"The answer to everything that worries people about porn and sex today is not to shut down, censor, clamp down, block, repress," Gallop told Mic in March. "It's to open up. Ultimately we want to change how the world has sex for the better."
4. Becoming mothers — or not
Women who don't want to have children have been called "selfish" by the likes of Pope Francis, or told their childless life doesn't have meaning. Even choosing to have kids does not let women off the hook. As psychologist Brene Brown told Psychology Today in 2014, "Society views womanhood and motherhood as inextricably bound; therefore, our value as women is often evaluated by where we are in relation to our roles as potential mothers."
Mothers themselves confirm this. The decision whether or not have kids, and if so, how to raise them can be a deep source of guilt.
"I think I spent the first year of staying at home with my children feeling guilty for being able to stay at home with my children," Jenifer DeMattia wrote in the Huffington Post in 2014. "I felt like judgment was being placed on me because I wasn't contributing to society in a way I felt was adequate."
"If you are like most working moms I know, you may feel like you're forever coming up short when it comes to doing enough, giving enough and being enough for your kids," Forbes contributor Margie Warrell wrote in a 2013 open letter to working mothers. "Not to mention your boss, your partner, your aging parents and extended family and yes, of course, your community." One day, however, Warrell realized, "I didn't have children in order to spend my life feeling forever inadequate" but to "enrich my life, not enslave my conscience."
5. Not being a better caregiver
Apparently part of "having it all" is taking care of everyone. Women provide the majority of informal care to spouses, parents, parents-in-law and other individuals in their lives according to the Family Caregiver Alliance. In fact, an estimated 66% of caregivers are female and 20% of all female workers in the United States are also family caregivers, according to the same organization. While some caregivers do so professionally, many women are expected to add this work to the many other competing demands in their lives — they are expected to "have it all," then inevitably feel guilty when they're unable to fully or adequately live up to those expectations.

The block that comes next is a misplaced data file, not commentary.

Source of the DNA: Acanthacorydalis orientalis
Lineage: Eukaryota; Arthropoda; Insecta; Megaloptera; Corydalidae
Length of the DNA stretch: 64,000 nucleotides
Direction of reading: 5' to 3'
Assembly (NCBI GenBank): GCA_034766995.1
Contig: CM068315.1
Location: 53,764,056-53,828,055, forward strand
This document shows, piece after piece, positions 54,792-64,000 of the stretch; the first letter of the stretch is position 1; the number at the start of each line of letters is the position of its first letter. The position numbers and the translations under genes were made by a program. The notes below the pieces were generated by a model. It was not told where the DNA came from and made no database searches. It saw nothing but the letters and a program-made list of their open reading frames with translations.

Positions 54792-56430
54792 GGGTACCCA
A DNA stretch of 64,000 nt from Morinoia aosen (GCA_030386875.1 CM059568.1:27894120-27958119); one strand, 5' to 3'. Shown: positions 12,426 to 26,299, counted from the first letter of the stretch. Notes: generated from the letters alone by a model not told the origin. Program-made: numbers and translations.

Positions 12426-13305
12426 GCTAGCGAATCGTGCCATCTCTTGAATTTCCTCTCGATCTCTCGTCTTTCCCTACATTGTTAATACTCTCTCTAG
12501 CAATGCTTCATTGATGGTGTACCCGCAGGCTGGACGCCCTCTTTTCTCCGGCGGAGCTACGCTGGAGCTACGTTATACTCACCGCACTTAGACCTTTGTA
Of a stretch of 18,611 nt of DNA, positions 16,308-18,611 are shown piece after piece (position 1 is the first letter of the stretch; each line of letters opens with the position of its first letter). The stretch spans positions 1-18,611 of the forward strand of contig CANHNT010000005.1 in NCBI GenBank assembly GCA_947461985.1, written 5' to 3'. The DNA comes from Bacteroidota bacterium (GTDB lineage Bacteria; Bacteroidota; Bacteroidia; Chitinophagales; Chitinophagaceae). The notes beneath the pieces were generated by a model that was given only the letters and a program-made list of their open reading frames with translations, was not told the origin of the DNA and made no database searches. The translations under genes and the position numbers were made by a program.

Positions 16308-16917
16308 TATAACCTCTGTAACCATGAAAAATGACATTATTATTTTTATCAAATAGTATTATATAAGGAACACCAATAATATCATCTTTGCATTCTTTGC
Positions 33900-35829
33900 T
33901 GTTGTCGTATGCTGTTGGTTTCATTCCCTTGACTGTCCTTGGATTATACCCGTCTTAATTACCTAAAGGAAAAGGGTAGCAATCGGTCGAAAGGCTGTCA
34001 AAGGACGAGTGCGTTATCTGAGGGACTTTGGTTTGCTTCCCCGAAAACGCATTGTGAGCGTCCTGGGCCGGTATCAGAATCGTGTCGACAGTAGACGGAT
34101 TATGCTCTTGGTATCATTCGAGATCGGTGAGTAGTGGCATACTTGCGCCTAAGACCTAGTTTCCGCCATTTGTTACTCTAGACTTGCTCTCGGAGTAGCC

And we can do this by being open and honest about this struggle.
"I think there's an obligation of women my age, who've had a degree of success, to be more forthright in saying: 'This is the messiness I live in everyday. It may look like I'm juggling perfectly, but balls are falling everywhere,'" Debora L. Spar, president of Barnard College, told the Washington Post. "I think if we get the message out that nobody's figured this out, we may go a little way toward ridding the guilt."
Get rid of guilt: Discarding these common sources of guilt, therefore, is about so much more than empowering women to feel better about themselves on a daily basis, crucial though that is. It's also about pushing back on the systemic sexism that seeks to hold women to perfectionist standards and, thus, hold us back from equality. It's about, as Spar said, recognizing that "nobody's figured this out," but that maybe if we start a conversation, we can.